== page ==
It’s one of the first questions I get when I meet people here in Manhattan.
“Did you go to K-State?”
No, I didn’t. Sorry, I am not a Wildcat. I am a very proud Husker.
I was born and raised in Nebraska and, like everyone who grew up in there, I was surrounded by Husker football from the time I can remember.
My first memory of people screaming during sporting events is my dad screaming at our television during a Husker football game in the mid-‘90s, when the team won three national championships and rarely let him down.
My parents have pictures from when they took my brother and me to an autograph day when I was around 3 years old. . . and I’m still jealous that legendary head coach Tom Osborne held my brother while my dad held me.
Just like many Manhattanites with the Wildcats, the Huskers are part of who I am. I’m used to seeing red Ns everywhere I go, whether it’s Lincoln, my hometown 75 miles away or my great-grandmother’s town a five-hour drive away.
THE ENTIRE state is painted red from border to border. In a place with a single major university and no pro franchises, one team dominates pretty quickly.
That’s why it was such a culture shock when I moved here in August and found everything covered in purple. I started to wonder if that’s how people feel when they come to Nebraska. Why is everything red?
My conclusion: Yes. That is exactly how people feel when they come to Nebraska.
But I’ve found that I haven’t left Husker fans behind entirely.
My family came to visit me a few weeks ago, and, as always, we wore red on game day. That evening we went to dinner in our Husker gear, and a man in the restaurant offered to buy the four of us a round of drinks.
My dad went to thank him and the man explained that he had been a Husker fan since the 1970s, despite living in Kansas since he was born. When Nebraska played Oklahoma, all of his friends cheered for the Sooners while he cheered for the Huskers.
Before he left, the man stopped and told my brother to wear his Husker hat everywhere, no matter what people said.
I appreciated the enthusiasm, and it was nice to know that I’m not alone. Occasionally I see Husker license plates on the front of cars or Husker flags flying behind trucks as they drive past.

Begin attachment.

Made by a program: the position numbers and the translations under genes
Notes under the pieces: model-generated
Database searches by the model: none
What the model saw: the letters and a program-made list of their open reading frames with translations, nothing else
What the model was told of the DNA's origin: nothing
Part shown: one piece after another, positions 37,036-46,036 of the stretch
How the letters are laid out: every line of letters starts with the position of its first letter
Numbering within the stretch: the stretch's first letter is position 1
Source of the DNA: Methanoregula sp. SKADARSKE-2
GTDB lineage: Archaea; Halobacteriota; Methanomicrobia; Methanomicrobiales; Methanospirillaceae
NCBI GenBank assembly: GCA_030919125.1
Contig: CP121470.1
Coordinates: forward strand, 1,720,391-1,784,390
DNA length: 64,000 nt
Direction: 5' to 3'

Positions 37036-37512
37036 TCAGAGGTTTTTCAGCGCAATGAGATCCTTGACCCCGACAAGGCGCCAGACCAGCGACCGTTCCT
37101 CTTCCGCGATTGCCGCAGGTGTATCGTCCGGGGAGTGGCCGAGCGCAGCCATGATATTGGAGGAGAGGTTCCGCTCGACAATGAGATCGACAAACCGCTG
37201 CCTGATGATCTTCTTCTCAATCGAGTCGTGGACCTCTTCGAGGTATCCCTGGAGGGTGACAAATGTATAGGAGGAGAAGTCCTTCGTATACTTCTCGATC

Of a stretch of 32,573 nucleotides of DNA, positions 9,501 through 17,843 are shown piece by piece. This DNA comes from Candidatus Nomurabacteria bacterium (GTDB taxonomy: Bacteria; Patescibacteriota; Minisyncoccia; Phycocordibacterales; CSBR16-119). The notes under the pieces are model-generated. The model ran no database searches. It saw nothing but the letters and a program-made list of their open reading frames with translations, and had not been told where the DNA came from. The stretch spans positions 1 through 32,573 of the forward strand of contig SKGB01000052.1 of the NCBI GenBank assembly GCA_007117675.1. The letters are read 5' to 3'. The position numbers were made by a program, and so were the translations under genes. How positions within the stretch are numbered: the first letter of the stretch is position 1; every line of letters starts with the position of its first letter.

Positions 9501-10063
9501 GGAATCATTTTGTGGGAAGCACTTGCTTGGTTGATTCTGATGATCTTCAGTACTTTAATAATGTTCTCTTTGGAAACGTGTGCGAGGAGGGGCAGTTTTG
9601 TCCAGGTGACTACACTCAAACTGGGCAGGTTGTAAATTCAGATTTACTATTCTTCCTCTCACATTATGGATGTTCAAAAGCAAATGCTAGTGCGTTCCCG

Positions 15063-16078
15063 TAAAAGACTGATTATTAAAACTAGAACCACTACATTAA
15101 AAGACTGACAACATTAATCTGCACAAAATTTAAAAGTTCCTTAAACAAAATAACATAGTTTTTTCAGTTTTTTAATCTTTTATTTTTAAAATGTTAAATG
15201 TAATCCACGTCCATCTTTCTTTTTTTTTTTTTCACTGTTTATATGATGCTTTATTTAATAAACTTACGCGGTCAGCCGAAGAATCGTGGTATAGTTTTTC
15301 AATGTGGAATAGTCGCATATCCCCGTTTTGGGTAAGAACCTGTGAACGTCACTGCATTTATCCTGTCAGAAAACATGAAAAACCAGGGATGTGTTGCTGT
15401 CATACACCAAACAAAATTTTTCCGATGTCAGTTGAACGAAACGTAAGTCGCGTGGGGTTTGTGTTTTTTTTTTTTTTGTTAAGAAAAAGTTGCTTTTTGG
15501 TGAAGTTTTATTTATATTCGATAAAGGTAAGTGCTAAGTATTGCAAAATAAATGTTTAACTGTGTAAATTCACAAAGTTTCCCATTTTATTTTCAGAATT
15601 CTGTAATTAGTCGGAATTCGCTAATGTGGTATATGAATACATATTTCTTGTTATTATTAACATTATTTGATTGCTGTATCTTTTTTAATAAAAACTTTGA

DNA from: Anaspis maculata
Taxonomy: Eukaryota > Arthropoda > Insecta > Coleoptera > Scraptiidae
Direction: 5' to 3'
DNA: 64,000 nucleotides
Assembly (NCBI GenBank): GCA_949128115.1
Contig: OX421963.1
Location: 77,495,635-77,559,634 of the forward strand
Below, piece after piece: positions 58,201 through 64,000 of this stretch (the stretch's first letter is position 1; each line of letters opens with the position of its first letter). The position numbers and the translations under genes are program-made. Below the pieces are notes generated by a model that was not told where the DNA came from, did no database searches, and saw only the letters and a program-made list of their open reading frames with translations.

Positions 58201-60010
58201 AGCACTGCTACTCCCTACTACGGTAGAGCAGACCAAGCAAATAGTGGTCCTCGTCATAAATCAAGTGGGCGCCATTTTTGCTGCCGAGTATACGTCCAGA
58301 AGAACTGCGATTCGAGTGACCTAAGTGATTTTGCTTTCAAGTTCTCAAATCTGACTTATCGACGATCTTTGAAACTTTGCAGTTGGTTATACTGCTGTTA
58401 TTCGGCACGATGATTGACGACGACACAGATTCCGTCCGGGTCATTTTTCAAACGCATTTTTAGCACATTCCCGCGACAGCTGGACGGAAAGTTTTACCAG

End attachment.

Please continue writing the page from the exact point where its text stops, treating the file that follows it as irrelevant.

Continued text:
IT’S COMFORTING to see these things so soon after my move. Although to be perfectly honest. . . I don’t even like football that much. Something about seeing the Husker logo changes me.
I don’t think I’ve ever talked football as much as I have since I got to Manhattan. It took me a while to realize that it’s because I’m using it as a connection to home.
Talking about the Huskers is something familiar. When the team comes up in conversations, I forget that I’m in a place that’s still somewhat new to me. It’s not so hard to be away from family and friends when I have at least that small thread still tying me to them.
When I get a chance to talk about something I’ve known since I was a toddler, it gets a lot easier to adjust to my new surroundings.
And I am adjusting. Manhattan is a really welcoming town with welcoming people, and, if nothing else, I can take comfort in the familiar scenes of huge crowds of people wearing the same color ready to cheer on their team.
At the same time, that scene seems a little off. If I venture out on game day, even though it’s been two months, I still feel like something’s wrong. I’ve come to expect it, but the purple catches me off guard.
As much as I love Manhattan, I’m still a Husker at heart.